Motexafin gadolinium (MGd) combined with prompt whole brain radiation therapy (RT) prolongs time to neurologic progression in non-small cell lung cancer (NSCLC) patients with brain metastases: Results of a phase III trial.
Abramson Cancer Center of the University of Pennsylvania
Last Modified: June 4, 2006
Presenter: Minesh P. Mehta
Presenter's Affiliation: University of Wisconsin, Madison, WI
Type of Session: Scientific
- Motexafin gadolinium (MGd) is a radiosensitizer that is MRI-detectable and selectively localizes in tumors. It can induce redox stress and is an inhibitor of thioredoxin reductase, an enzyme whose overexpression is correlated with poor prognosis in NSCLC.
- A subgroup analysis of a randomized trial showed that there was a time to neurologic progression (TNP) benefit from the addition of MGd to whole brain radiation (WBI) for metastatic NSCLC only (p=0.048)
- That subgroup analysis prompted this randomized phase III trial of MGd in patients with intracranial NSCLC metastasis
- Phase III study design:
- International (34% USA, 29% Canada, Europe, Australia, etc.)
- 550 patients with NSCLC diagnosed with brain metastasis randomized to:
- WBI (30 Gy in 10 fractions) vs. WBI + MGd, 5 mg/kg daily for 10 days
- Criteria: KPS >=70. No liver metastasis or greater than 2 extracranial sites of metastasis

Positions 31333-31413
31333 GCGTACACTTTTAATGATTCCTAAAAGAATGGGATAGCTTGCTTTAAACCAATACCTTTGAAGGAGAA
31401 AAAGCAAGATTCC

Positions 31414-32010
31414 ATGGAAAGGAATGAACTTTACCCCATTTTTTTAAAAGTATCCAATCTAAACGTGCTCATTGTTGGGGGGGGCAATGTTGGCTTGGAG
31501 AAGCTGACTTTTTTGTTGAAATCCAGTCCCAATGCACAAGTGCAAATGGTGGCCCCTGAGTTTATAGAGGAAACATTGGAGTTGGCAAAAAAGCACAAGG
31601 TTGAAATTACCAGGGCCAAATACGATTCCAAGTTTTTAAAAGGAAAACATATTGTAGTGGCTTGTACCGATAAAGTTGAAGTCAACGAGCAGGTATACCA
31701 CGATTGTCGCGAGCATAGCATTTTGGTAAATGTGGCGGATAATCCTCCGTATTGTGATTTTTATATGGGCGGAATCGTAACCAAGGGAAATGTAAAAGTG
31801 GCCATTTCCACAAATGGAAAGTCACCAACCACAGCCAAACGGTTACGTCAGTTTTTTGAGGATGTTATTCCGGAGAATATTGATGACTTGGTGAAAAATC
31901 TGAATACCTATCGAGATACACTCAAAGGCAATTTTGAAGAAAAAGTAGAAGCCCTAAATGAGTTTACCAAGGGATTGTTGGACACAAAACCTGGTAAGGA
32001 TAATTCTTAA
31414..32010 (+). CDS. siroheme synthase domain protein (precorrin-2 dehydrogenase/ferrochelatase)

- Primary: Time to neurologic progression (TNP) as assessed centrally
- Secondary: TNP as assessed by physician, Time to neurocognitive progression
- MGd was well-tolerated with >92% of intended doses given
- most common adverse events were skin and urine discoloration
- Analysis of TNP by intent to treat as measured from time from randomization showed a benefit from MGd that did not reach statistical significance
- 15.4 months (95% CI 10.7-24.2) for WBI + MGd vs. 10 months (95% CI 7.4-13.5) for WBI (p=0.12, HR 0.78)
- Analysis of TNP as measured from time from diagnosis of brain metastasis showed a significant benefit from MGd (p=0.05)
- It turned out that more patients in North America were randomized promptly after diagnosis of brain metastasis for planned WBI, however in the other geographic sites, there was a delay that was attributed to the practice of treating brain metastasis with chemotherapy before WBI (3% in North America vs. 32% in the rest of the world)
- In the subset of North American patients (n=348), TNP was significantly delayed by MGd (8.8 months vs. 24.2 months, HR 0.53, p=0.004
- In the subset of patients where WBI was initiated within 3 wks of diagnosis (n=378), TNP was significantly prolonged by MGd (HR 0.59, p=0.006)
- In patients with a delay, the benefit from MGd disappeared
- MGd significantly prolonged TNP in NSCLC patients with brain metastasis when combined with prompt WBI.
- Once again, the study of MGd combined with WBI is plagued by a non-significant primary endpoint result, but a very intriguing subset analysis
- There was a clear benefit of MGd in the subset of North American patients and promptly treated patients
- The unanticipated, routine use of chemotherapy that delayed WBI initiation in non-North American sites hampered this study. This could have been prevented by mandating an interval between diagnosis and initiation of treatment, but it is difficult to predict all possible scenarios during study design.
- This agent is being tested as a radiosensitizer in other CNS malignancies such as glioblastoma multiforme and pediatric tumors